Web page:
For those looking to get out and fish our local rivers there is some much needed rain is in the forecast, though likely not enough to affect the local river conditions but cloudy drizzly days can make for some great fishing. Fishing on the Skagit this week was good with some consistent nymphing. On the Chilliwack we’re hoping to see more chinook enter the river, so now is the time to get your gear ready and head out to do some scouting.
With the continued heat lake fishing can be a tough. If you can fish some lakes that are up in the 5000 foot plus level, you can have some good fishing. If you’re staying local focus your fishing in the morning or evening to try to beat the heat.
We’ve got some good tides coming up this week for beach fishing. If you are fly fishing be sure to bring along a variety of patterns and a few different types of terminal tackle if you are gear fishing. These fish are picky, having a good variety will definitely up your chances of landing one.
On the local saltwater we have had some great catches of coho this week along the W. Van shoreline and it will only get better as more and more coho show up as the month progresses. We have also been hooking some chinook a off the Bell Buoy as we often head to this area later in the day after we have done some coho fishing off W. Van early in the morning.
Howe Sound has been a little slow lately. But don’t be surprised if there are some good days at Hole in the Wall in the next week or so as this is traditionally a good time for chinook fishing up there.
CLASSES + COURSES
Don’t worry, you haven’t missed out! There are still a few spots left in Andre’s Fly Fishing on Beaches course as well as Matt’s Introduction to Fly Fishing. These classes are sellouts every year so call the shop to reserve your spot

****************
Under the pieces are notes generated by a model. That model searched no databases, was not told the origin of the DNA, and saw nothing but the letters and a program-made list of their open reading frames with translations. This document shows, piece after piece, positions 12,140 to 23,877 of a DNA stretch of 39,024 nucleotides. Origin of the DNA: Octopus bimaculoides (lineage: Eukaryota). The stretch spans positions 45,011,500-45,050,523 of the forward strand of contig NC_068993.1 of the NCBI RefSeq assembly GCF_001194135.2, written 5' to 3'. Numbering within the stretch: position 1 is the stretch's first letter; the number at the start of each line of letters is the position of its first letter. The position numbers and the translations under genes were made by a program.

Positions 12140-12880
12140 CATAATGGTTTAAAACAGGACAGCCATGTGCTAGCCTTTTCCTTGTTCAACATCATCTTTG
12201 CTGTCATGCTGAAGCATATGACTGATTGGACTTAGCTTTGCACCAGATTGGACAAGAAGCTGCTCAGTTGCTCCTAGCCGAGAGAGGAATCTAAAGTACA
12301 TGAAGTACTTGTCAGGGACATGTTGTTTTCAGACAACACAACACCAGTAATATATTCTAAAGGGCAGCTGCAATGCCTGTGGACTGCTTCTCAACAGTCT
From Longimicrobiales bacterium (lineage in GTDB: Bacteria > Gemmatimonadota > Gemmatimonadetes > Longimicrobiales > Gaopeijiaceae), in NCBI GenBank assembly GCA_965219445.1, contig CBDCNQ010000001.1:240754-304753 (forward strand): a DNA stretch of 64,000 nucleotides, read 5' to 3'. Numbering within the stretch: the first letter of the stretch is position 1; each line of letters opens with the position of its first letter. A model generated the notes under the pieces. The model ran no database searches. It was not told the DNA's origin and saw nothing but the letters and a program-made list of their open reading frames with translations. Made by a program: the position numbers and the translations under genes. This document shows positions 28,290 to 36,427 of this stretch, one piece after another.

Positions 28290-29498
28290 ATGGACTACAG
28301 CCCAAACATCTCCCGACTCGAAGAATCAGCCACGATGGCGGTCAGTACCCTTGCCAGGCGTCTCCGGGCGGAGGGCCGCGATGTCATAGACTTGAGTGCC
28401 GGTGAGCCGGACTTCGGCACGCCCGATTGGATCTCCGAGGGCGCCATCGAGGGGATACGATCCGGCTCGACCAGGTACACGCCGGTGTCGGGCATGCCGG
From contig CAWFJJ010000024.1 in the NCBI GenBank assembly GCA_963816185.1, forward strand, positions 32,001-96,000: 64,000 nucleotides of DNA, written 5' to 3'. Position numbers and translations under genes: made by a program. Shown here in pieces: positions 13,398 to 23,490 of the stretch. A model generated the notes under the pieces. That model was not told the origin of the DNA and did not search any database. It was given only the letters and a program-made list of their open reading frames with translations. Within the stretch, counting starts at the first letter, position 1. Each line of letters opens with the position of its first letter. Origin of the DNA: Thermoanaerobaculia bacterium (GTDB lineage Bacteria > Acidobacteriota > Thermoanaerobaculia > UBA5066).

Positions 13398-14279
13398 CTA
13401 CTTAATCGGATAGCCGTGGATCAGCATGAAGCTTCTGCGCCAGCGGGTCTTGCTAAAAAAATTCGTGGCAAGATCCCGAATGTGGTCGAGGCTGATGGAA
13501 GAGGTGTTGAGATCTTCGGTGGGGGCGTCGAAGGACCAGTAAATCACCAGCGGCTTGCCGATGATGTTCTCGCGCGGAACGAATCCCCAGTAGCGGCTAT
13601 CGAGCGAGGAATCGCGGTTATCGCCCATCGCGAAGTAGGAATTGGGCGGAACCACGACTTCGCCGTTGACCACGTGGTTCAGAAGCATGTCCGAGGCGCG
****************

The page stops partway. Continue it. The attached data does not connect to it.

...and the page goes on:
Fly Fishing on Beaches
This single evening 3hr seminar will cover the basic principles needed to be an effective beach fly fishermen in BC from Howe Sound to the east coast of Vancouver Island. Topics covered will include rods, reels, fly lines, flies, tides, and techniques. Andre Stepanian, the instructor for this course, has been chasing salmon on our local beaches for over two decades. Remember, east coast Vancouver Island has a pink salmon run every year and last year the Capilano had 12,000 coho!
Book this course early as we sold out all 3 courses in 2014!!
Dates: July 6 SOLD OUT, July 14 SOLD OUT – Spots left in the July 22 course, 6:30pm to 9:30pm
Introduction to Fly Fishing
This course was specifically designed to give the new fly fisher the basic knowledge, casting skills and fly fishing strategies to effectively fish our local BC waters. This course is comprised of two sessions; 3hr evening seminar and a 3hr casting session. The dates below show the seminar date first and casting date second.
Seminar: July 20, 6:30pm to 9:30pm
Casting Date: July 26, 2pm to 5pm
Mastering Local Saltwater Salmon
Over 50 million salmon migrate past Vancouver annually. Learn how to catch these fish with a Pacific Angler. This course offers an in-depth look at the local saltwater scene. We cover the local saltwater salmon fishing for the entire year, showing you the how, when, and where. This course includes a 3hr evening seminar and a fully guided day on the water in one of our Grady Whites.
Seminar Date: August 12, 6:30PM to 9:30PM
On the water: August 14
As anticipated, without any rain in the past week, the Capilano is still very low and as such the fishing has been very slow. There is some rain forecasted for Sunday and early next week but it is likely not enough to bump up the river. If you are heading out, Please remember: ALL steelhead(adipose clipped and unclipped) must be released with the utmost care.
Tony and I hit the Skagit yesterday and had a great day, which included some conditions we have never seen before. The first big oddity was a complete lack of mosquitoes. Yes you heard it right – no mosquitoes to speak of on the Skagit River!? We think this is a first. Most years you are enveloped by a cloud of blood suckers the second you walk into the bushes. This was a very pleasant surprise but it raises the question why? Has this been a common observation from other anglers? Does it have to do with the lack of rain and snow pack? It also raises the question how are the seasonably strange conditions affecting the insect life in the river? The river was also very low for this time of year. We could cross in areas normally only passable in late August. We took the water temperatures and they seemed to hold in the mid 60.